Connyle History, Family Crest & Coats of Arms
Irish surnames are all based on the Gaelic language native to Ireland. The original Gaelic form of the name Connyle is O Conaill.
Early Origins of the Connyle family
The surname Connyle was first found in County Limerick where O'Connell was the chief of Hy-Cuilean, a territory south-east of Abbeyfeale, in the barony of Upper Connello near the borders of Cork and Kerry. The O'Connells had their chief residence in Castle Connell. In the twelfth century the O'Connells settled in Kerry. One reference claims that the O'Falvies, admirals of Desmond; the O'Connells, of Kerry; O'Sheas, chiefs of Muskerry, in Cork; and several other chiefs, claim descent from the Clan na Deaga, Chiefs of Munster, originally a branch of the Heremonians of Ulster.
The Cannell variant is "a name peculiar to the Isle of Man, is from the Celtic MacConaill." 
Early History of the Connyle family
This web page shows only a small excerpt of our Connyle research. Another 209 words (15 lines of text) covering the years 1000, 1300, 1641, 1621, 1678, 1743, 1833, 1775 and 1826 are included under the topic Early Connyle History in all our PDF Extended History products and printed products wherever possible.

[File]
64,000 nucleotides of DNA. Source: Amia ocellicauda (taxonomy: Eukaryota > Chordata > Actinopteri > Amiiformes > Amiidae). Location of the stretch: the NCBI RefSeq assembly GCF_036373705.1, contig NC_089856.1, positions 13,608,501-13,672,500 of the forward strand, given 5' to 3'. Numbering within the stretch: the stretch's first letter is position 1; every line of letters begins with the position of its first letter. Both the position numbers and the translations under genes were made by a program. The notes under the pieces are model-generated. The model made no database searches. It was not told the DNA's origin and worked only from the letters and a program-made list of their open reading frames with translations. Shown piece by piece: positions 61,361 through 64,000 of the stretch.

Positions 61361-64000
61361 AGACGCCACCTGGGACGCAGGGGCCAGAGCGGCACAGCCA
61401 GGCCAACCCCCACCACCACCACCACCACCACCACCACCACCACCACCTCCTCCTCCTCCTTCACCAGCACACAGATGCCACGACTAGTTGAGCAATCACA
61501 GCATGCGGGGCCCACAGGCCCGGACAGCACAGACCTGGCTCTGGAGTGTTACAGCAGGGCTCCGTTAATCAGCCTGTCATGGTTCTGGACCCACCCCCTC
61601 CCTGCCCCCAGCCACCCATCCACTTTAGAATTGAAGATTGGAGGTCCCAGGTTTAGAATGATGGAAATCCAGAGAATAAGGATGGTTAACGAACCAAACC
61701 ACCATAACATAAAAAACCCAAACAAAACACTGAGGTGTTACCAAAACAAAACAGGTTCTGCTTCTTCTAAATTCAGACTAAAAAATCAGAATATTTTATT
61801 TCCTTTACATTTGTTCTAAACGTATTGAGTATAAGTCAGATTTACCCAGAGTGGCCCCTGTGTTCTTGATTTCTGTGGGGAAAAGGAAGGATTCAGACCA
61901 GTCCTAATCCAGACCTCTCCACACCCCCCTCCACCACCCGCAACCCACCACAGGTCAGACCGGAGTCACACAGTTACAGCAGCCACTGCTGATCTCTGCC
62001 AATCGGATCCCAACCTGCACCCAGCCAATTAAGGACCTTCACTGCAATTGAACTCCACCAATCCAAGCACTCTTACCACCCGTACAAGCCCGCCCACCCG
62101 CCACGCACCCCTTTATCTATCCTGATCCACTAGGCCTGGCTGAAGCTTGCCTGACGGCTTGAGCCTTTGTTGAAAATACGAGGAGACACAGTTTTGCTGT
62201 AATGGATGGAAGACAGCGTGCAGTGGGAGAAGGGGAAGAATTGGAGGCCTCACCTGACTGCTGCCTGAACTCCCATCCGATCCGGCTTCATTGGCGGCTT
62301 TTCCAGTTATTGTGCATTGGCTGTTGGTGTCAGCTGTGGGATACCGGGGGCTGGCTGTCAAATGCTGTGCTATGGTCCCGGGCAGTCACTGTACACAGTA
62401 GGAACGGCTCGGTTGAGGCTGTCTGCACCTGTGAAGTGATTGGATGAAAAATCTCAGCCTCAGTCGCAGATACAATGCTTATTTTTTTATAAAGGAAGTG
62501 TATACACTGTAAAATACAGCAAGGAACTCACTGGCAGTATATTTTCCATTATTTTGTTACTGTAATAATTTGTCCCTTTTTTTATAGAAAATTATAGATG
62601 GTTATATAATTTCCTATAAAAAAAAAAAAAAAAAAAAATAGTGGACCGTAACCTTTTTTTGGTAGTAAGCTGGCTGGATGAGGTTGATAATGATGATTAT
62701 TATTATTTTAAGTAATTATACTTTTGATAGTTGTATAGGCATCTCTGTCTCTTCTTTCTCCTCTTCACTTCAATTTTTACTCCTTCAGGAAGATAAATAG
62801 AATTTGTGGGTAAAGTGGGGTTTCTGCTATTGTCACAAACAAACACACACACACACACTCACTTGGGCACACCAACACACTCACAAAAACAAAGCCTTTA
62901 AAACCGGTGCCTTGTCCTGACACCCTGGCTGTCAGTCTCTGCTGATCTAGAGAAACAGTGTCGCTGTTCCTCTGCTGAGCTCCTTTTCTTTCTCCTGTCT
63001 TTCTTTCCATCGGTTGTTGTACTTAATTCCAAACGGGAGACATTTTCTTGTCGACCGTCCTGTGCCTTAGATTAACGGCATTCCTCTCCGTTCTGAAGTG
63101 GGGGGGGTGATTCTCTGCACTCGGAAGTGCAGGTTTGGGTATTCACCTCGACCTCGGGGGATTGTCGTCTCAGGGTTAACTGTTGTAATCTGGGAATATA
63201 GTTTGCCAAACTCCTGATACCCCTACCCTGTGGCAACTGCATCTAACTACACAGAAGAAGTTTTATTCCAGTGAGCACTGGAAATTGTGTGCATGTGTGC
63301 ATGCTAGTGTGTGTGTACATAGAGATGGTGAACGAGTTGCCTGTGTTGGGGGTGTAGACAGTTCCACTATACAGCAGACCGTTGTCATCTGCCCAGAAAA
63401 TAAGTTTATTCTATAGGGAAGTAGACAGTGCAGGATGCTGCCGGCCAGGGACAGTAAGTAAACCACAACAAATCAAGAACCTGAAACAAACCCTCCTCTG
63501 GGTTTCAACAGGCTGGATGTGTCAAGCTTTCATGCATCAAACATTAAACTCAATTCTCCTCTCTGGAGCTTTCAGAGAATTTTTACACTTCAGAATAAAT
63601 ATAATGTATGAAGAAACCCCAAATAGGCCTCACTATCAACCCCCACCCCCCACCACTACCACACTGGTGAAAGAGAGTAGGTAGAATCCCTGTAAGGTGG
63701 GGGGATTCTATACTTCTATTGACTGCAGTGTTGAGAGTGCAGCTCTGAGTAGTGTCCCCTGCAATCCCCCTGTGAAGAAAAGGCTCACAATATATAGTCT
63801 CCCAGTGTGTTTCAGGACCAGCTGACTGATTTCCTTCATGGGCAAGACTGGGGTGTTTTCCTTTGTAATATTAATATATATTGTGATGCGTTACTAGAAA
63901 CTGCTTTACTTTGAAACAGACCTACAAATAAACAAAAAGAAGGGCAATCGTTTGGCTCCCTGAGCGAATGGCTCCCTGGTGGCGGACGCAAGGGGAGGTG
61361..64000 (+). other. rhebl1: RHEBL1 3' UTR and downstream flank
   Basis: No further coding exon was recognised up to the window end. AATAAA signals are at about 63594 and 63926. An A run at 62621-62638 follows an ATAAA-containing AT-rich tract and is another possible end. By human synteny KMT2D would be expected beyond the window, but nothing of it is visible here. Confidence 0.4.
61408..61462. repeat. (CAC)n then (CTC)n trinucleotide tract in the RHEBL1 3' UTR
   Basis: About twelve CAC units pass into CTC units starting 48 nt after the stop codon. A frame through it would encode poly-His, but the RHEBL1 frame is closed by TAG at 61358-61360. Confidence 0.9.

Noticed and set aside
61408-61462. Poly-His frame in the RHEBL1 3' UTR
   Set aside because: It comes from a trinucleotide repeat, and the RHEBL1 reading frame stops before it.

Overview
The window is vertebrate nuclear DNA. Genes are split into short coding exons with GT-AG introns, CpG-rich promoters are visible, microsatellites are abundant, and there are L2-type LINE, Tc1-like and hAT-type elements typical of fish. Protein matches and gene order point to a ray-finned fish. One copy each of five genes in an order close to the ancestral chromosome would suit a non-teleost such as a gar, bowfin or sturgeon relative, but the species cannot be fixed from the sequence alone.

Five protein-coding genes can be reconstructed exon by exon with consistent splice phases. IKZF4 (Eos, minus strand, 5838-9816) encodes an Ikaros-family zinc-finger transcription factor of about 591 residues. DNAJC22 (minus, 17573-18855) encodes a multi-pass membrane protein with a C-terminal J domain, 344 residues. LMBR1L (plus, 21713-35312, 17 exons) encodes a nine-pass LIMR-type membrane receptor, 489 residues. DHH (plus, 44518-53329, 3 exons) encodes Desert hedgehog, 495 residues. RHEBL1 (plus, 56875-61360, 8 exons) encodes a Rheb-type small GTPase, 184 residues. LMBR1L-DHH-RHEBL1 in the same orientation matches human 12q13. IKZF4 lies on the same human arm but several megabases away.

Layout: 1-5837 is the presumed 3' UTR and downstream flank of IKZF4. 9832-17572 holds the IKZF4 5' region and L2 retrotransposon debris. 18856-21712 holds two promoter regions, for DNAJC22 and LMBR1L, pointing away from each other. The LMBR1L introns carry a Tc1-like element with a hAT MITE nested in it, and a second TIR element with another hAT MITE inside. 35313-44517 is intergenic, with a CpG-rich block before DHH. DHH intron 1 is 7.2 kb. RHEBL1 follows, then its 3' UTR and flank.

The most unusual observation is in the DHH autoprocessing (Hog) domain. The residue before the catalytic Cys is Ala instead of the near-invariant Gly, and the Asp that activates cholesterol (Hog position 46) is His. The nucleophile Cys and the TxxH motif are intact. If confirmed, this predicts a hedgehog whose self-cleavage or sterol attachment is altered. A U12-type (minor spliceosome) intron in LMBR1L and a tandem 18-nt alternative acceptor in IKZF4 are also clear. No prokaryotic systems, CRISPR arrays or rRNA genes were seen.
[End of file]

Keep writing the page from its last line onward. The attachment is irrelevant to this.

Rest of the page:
Connyle Spelling Variations
The Middle Ages saw a great number of spelling variations for surnames common to the Irish landscape. One reason for these variations is the fact that surnames were not rigidly fixed by this period. The following variations for the name Connyle were encountered in the archives: Connell, O'Connell, Cannell, Connall, Conell, Conall, Connill, Connull, Connel, Connal, Connul, Canell, Cannel, O'Connall, O'Conell and many more.
Early Notables of the Connyle family (pre 1700)
Another 28 words (2 lines of text) are included under the topic Early Connyle Notables in all our PDF Extended History products and printed products wherever possible.
Migration of the Connyle family
Death and immigration greatly reduced Ireland's population in the 19th century. For the native Irish people poverty, hunger, and racial prejudice was common. Therefore, thousands left their homeland to seek opportunity in North America. Those who survived the journey and the quarantine camps to which they arrived, were instrumental towards building the strong developing nations of the United States and the future Canada. By far, the largest influx of Irish settlers occurred with Great Potato Famine during the late 1840s. These were employed as construction or factory workers. An examination of passenger and immigration lists has shown early immigrants bearing the name Connyle: John Cannell who settled in Boston Massachusetts in 1652; John Cannell settled in New England in 1652; Henry Cannell settled in Philadelphia, Pennsylvania in 1852.
The motto was originally a war cry or slogan. Mottoes first began to be shown with arms in the 14th and 15th centuries, but were not in general use until the 17th century. Thus the oldest coats of arms generally do not include a motto. Mottoes seldom form part of the grant of arms: Under most heraldic authorities, a motto is an optional component of the coat of arms, and can be added to or changed at will; many families have chosen not to display a motto.
Motto: Ciall agus neart
Motto Translation: Reason and power.
- Harrison, Henry, Surnames of the United Kingdom: A Concise Etymological Dictionary Baltimore: Geneological Publishing Company, 2013. Print